·in situ·

This archaeological term signifying something withouth being in itself significant (Roland Barthes). The title of this photographic work is to refer to the archaeological object as well as to the photographer’s intention – the search for evidence on location.
A search for vestiges which is anything but sensational, since it is not spectacular archaeological excavations but landscapes that are visited. The scrupulous search for traces which have been preserved in a landscape that is shaped and conditioned almost completely by commercial utilization (agriculture, forestry, urban sprawl). This search is by no means a scientific one; it is rather a pursuit of a vague attraction by long-forgotten plain places. These neglected areas shaped by people have remained unnoticed over the centuries . Although situated in the countryside, they have not yet been assimilated by nature again.
The onset of excavation archaeology started a fascination with Homer among the middle classes. Those ethnic groups that are only just beginning to gain public recognition, that can even be said to be esoterically trendy, used to be not beautiful enough, not good enough, not true enough over a long period of time (Winckelmann). Idealized classical antiquity distorted and blurred the perception of artefacts which appeared pallid and abstract; schemes of thought and religious beliefs that often do not fit into the fabricated occidental culture. But what appears to be a non-classical alternative cannot escape a correlation to the recent past. The Celts, for example, have been the centre of a huge web of myths which rendered their contemporaries, the ancient Germanic tribes, quite unpopular.
With the knowledge that death is an essential part of life all human cultures worship the creative process. Exactly this creative process has yet to be defined and remains uncertain. We still adhere to a creed that extenuates the horror of our impermanence with the promise of life after death. It is fatal, however, to insert today’s value judgements into the unexplored world of prehistoric peoples’ feelings and emotions. We would place ancestors into the tradition of our thinking. Places of ritual worship such as the menhires and other cult monuments refuse to yield their meaning. It is often unknown why and for what purpose they were built. If we want to say something about them we have to resort to interpretation because reading and understanding them is not always possible. The interpretation of artefacts gives rise to new myths. Thus we modern humans are following in our forefathers’ footsteps using mythology since the incomprehensible, the inexplicable in human life calls for consolatory or outrageous stories to provide some form of explanation.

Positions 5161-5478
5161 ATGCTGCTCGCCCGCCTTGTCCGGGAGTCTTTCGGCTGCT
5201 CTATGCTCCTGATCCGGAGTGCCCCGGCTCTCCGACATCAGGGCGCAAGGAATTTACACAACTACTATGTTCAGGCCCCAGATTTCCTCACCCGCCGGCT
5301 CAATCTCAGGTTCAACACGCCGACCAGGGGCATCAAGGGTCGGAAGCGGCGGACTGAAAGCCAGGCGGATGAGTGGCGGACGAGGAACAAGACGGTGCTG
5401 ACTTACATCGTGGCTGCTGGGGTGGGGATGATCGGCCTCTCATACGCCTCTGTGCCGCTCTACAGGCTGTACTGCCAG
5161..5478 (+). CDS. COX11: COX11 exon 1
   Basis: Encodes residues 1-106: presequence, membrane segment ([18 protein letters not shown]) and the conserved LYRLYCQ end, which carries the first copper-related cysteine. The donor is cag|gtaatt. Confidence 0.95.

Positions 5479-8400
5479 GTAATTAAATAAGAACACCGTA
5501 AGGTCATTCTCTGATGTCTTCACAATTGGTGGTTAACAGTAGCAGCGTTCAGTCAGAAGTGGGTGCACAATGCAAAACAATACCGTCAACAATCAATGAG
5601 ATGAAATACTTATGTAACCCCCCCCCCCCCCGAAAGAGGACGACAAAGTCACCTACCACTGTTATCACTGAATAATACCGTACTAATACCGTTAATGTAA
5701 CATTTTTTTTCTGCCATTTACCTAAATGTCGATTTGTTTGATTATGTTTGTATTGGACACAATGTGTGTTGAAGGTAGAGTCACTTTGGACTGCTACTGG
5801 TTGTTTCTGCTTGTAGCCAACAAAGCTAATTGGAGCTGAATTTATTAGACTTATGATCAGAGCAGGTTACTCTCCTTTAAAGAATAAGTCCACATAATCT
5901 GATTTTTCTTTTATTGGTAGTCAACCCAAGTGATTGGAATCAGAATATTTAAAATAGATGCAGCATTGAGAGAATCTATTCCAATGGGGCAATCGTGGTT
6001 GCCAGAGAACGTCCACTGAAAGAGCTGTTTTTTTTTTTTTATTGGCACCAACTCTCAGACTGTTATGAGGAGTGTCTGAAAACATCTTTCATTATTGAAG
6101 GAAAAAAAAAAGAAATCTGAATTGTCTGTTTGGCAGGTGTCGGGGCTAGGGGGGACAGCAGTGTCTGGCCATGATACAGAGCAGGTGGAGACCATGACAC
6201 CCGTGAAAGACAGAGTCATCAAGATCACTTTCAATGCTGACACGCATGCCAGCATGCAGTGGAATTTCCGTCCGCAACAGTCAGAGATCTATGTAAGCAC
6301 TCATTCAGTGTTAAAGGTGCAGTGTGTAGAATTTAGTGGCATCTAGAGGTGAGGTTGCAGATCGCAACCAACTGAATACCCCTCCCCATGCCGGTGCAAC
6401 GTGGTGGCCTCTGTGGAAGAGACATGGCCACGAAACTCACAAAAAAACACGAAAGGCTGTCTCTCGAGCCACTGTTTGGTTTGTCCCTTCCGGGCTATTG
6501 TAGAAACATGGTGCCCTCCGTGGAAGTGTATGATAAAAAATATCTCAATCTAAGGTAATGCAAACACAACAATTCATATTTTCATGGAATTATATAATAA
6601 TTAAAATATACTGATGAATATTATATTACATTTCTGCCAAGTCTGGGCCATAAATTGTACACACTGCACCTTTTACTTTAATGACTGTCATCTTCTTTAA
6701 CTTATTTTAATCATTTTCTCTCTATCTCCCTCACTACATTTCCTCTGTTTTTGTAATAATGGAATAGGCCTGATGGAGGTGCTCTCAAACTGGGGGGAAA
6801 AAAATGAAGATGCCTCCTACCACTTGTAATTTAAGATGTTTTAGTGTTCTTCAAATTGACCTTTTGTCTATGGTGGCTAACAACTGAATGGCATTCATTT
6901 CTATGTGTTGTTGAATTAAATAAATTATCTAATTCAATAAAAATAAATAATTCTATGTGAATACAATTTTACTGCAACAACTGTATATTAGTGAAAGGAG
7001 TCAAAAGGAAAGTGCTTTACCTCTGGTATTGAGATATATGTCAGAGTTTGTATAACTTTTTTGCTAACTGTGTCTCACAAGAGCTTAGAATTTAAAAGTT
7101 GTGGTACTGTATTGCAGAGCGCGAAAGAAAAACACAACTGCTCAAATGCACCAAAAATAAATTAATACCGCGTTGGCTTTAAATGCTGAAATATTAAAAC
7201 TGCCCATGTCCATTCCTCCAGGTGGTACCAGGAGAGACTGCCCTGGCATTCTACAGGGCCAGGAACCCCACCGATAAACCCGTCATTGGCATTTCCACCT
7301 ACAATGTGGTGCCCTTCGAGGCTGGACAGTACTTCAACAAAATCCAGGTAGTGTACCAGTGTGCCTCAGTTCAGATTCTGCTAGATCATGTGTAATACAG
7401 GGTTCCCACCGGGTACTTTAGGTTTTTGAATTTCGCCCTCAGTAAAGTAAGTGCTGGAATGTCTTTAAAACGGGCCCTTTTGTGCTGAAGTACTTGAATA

It may well be that Christian culture is plagued by a kind of schizophrenia. During its rise, Christianity depended on the ancient cult places of worship in Central Europe. These places could not be demolished – they were too deeply rooted in popular belief. Christianity’s strategy was to assimilate, to transform, and to occupy.
We explore and interpret our world; ancient illiterate cultures observed theirs. When lightning strikess we are sure that this is caused by a clash of clouds whereas our pre-rational ancestors thought that clouds collide so that lightning could occur.
Thus occurences do not acquire a meaning because they happen but they happen because they carry a meaning. Is this loss of a symbolic mode of perception related to today’s interchangeable language of signs and symbols?
Celtic priesthood banned the use of written texts in religious ceremonies. Representations and names of deities were insignificant. Thou shalt not make unto thee a graven image… (Exodus 20, 4-5) is not an exclusively Christian commandment. To prehistoric cultures, mother nature provided the temple they needed.
Whatever we may imagine, the cults and rituals will not be revealed to us. We will have to accept irrepresentability and incommensurability. These lines are meant as motivation for accepting the few known facts instead of attempting to speculate in a romantic fashion.

To variegate a quote by Roland Barthes: Photography is a means of exploring time’s testimony.